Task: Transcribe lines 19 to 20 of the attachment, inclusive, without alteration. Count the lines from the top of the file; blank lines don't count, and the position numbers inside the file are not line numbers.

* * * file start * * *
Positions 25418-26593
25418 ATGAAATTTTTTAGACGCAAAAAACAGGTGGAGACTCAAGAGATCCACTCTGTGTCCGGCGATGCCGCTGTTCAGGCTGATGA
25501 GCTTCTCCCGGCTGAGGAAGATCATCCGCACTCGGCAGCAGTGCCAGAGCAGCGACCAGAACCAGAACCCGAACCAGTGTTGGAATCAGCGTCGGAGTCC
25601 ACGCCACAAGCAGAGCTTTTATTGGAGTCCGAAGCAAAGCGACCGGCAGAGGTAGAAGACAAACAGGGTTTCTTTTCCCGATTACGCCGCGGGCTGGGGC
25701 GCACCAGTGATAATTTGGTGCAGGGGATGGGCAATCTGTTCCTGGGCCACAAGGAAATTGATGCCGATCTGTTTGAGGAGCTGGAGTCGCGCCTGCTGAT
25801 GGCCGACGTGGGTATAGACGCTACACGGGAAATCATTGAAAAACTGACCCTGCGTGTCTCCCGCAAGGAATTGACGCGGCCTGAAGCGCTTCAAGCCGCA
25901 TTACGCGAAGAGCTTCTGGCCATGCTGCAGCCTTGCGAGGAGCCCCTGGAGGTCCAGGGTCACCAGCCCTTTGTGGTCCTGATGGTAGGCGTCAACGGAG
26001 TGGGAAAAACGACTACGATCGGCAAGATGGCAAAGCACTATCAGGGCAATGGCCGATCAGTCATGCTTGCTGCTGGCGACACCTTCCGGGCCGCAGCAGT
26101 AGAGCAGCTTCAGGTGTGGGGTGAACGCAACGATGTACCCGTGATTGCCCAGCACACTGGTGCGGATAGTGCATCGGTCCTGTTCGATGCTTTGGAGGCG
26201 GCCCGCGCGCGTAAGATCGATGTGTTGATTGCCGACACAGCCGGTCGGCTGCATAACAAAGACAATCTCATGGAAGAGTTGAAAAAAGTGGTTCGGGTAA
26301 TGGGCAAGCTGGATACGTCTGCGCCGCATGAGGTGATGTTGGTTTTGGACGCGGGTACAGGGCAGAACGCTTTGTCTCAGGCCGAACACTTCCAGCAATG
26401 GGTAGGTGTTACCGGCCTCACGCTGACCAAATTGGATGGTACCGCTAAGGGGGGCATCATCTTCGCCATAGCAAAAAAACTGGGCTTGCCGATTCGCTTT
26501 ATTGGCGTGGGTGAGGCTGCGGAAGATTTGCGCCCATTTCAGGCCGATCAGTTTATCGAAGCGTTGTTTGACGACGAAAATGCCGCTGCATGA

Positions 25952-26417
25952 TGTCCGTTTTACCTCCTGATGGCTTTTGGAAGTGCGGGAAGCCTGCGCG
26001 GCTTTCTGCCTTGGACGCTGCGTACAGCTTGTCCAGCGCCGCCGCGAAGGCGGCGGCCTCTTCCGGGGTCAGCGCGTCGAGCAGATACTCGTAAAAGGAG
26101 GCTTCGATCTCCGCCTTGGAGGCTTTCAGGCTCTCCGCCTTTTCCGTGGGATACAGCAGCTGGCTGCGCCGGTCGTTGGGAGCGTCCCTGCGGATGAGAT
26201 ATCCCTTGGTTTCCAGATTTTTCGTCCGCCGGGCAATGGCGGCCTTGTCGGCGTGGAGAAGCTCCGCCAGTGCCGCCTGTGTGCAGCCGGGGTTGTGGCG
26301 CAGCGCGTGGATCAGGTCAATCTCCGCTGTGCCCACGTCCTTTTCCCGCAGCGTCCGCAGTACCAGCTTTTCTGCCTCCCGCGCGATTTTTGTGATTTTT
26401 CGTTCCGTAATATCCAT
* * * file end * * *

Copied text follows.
26301 CAGCGCGTGGATCAGGTCAATCTCCGCTGTGCCCACGTCCTTTTCCCGCAGCGTCCGCAGTACCAGCTTTTCTGCCTCCCGCGCGATTTTTGTGATTTTT
26401 CGTTCCGTAATATCCAT